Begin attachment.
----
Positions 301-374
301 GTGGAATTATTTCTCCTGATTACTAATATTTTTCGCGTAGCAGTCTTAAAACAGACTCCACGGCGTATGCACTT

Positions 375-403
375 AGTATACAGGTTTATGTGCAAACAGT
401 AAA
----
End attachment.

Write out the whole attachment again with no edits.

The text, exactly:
Positions 301-374
301 GTGGAATTATTTCTCCTGATTACTAATATTTTTCGCGTAGCAGTCTTAAAACAGACTCCACGGCGTATGCACTT

Positions 375-403
375 AGTATACAGGTTTATGTGCAAACAGT
401 AAA